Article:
Overworked, Tired And frustrated? Here's How To Overcome Burnout

by May 10, 2016

Overworked, tired and frustrated? We live in a society where it’s a common occurrence, but don’t let yourself slip into a burned out state. Guest Jessica Gurr talks about how to prevent burnout below:

It’s easy when you’re working hard to think “just one more hour and then I’ll stop.” You keep going, pushing past your body’s cues telling you to give up, but damn it, you’re going to get this thing finished. When you get to that point, it’s likely your productivity will have dropped. You’re tired, flagging – not just physically, but mentally and maybe even emotionally. The work you put out is likely not to reach your normal standard and you may even be struggling to put something together at all.

This is burnout. It can manifest itself in a number of ways: if you’re stressed at work or with a task you’re trying to complete, this can seem much worse than perhaps it actually is and can take its toll on your state of mind. I would imagine that you’ve planned a lot into your calendar and not given yourself much time to relax, which will definitely contribute. Feeling irritable? Frazzled? Physically exhausted? Yeah, that’s all part of it.

Lack of sleep is something I personally don’t take seriously enough. I think most people in the creative industries are the same. We’re so busy chasing the next idea that we’re too busy to take a minute and assess what our bodies are telling us. We need rest! We’re actually doing ourselves a mischief in not getting enough sleep. Without it, your mind isn’t going to function at peak capacity.

As well as having a general feeling of being ‘burned out’, your creative thinking can suffer in a similar way. New ideas are either sub-par or non-existent. You can start to wonder why you’re still trying to do whatever it is you’re doing (career, hobbies etc) when it isn’t working, particularly if friends or peers seem super successful. However, there is one key thing to remember when you find yourself thinking this:
“Don’t compare your work-in-progress to another person’s highlight reel.”

I can’t remember who originally quoted this, but I heard it at a creative seminar. It’s a very good piece of advice. People only put on display the work they want to showcase, for the most part. We don’t get to see the hours that went into creating it or times of insecurity that are much like you might be feeling right now; the times they thought “is this good enough?” or “should I even bother?”   

Don’t let burnout get you down. Everyone goes through it, sometimes even multiple times. It can be easy to get stuck in a rut whilst you’re feeling this way. Try not to stay in this place. It takes willpower, but eventually, once you’ve rested and evaluated what might be contributing to the problem, you’ll start to get through it.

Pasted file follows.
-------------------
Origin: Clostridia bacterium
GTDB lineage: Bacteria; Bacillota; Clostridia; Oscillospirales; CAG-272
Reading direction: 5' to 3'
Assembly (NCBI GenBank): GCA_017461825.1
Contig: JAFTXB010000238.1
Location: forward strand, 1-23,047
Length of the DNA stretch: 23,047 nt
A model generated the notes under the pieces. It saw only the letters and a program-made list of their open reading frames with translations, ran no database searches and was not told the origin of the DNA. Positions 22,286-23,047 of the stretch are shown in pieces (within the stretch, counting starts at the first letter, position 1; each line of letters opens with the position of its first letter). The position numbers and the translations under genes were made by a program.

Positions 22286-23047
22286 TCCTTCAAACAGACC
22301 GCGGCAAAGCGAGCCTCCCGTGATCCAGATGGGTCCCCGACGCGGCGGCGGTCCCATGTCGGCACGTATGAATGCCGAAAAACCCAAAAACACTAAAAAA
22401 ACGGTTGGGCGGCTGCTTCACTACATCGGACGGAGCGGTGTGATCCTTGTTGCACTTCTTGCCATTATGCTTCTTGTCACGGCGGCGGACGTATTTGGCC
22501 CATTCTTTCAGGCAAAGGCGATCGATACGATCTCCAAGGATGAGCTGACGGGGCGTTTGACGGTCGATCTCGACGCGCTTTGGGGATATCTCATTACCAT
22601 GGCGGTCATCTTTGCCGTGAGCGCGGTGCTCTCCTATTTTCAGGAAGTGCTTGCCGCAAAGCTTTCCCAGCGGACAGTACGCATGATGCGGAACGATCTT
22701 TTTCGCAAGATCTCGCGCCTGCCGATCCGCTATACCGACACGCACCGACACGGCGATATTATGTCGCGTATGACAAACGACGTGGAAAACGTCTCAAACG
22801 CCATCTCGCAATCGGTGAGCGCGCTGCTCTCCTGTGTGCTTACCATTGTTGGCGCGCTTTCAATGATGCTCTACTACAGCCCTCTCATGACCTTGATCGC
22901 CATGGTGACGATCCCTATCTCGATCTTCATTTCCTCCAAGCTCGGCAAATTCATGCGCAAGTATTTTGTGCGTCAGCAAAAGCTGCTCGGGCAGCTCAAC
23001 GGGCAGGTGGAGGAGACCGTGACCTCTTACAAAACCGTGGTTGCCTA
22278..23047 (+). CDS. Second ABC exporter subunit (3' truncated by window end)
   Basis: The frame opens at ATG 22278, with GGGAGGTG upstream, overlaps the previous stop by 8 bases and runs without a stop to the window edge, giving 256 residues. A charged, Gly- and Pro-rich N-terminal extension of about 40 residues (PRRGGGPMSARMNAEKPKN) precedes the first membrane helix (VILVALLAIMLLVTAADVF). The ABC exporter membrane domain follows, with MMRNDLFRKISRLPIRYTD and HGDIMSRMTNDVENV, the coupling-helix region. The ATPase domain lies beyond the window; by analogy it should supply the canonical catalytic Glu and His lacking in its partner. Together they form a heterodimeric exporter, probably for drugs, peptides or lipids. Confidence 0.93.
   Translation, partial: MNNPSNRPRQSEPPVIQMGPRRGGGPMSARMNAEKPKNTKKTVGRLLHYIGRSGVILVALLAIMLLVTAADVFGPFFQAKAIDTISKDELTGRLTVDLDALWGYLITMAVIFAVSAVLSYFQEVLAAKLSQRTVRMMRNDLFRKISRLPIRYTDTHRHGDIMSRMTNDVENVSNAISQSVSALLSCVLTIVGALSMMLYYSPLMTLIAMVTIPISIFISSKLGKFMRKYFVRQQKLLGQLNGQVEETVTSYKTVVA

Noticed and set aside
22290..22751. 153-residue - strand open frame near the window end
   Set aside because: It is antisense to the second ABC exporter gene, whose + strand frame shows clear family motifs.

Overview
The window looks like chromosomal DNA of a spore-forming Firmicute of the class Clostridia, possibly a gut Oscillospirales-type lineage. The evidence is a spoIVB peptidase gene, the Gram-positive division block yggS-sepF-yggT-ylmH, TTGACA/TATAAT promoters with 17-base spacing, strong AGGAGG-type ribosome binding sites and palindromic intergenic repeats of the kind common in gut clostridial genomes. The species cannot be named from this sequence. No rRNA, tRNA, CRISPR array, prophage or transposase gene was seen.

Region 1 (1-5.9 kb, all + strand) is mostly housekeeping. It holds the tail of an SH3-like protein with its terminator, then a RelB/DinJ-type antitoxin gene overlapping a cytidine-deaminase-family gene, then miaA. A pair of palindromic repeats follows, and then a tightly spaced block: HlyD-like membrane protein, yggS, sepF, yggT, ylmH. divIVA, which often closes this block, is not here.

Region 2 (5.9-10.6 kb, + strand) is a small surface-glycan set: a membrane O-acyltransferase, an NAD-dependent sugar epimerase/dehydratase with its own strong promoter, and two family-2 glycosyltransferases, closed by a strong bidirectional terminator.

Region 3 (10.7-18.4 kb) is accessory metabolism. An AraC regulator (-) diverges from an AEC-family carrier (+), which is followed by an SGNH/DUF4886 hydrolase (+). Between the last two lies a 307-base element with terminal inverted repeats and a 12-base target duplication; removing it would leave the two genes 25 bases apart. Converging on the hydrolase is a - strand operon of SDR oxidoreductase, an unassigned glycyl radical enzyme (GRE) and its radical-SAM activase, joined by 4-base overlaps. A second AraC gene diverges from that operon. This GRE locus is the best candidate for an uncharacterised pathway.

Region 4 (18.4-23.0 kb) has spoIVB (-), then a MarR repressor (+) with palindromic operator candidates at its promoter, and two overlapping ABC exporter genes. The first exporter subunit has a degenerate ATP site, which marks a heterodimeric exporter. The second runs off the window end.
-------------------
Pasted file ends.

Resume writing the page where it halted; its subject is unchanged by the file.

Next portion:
One of the best things you can do to try and overcome burnout is to occupy yourself with something else. It could be simply resting or perhaps doing another task/hobby that you’re into – something that takes your mind off whatever’s causing you grief.

Read more. Reading is something that I always find helpful. It gives you a chance to immerse yourself in another world for a while. If you’re not a great lover of books, listening to an audiobook or a podcast is another example. Some of my favourite podcasts are from Gimlet Media. They cover a variety of subjects and are really well produced.

Soak up some inspiration. Go outside: spend an afternoon in a local park or wander around your city. Find the hidden beauty that you haven’t noticed until now. Maybe go to an exhibition or art show. You never know what you might see that’ll inspire you.

Try something new. Learning a new craft or hobby engages different parts of your brain and can be a very rewarding experience. Go take a look at Skillshare – they offer some really good courses on a ton of different subjects, so that thing you’ve always wanted to do, but never really had the time – now is the time to try it.

Participate in a sport. This is not only good for your body, but it’s good for your mind, too. It’ll give your brain a boost of endorphins and a chance to blow off steam. A high intensity activity like crossfit or parkour will give you goals to help you achieve a much needed boost of positivity. For a more relaxed workout, give pilates a try.

Talk. It might be that all you need is to talk with someone about what’s blocking you. Going out with friends or meeting a peer for coffee can offer the opportunity to air your feelings, get them out of your head to analyse in a better way. As well as that, they’ll give you another perspective on the matter and maybe even a potential solution to the issue.

If you give yourself some time away from the problem, you’ll come back to it fresher and with new ideas that will assist in overcoming that obstacle. Try setting some goals to get you back on track. Having daily tasks to work towards will give you something to focus on. Most importantly, keep this in mind: Don’t give up. Keep trying. Eventually, you’ll work through this and find your inspiration again.


Words by Jessica Gurr. Visit Jess’ blog here to view more of her work. Alternatively ask her questions on Twitter here.

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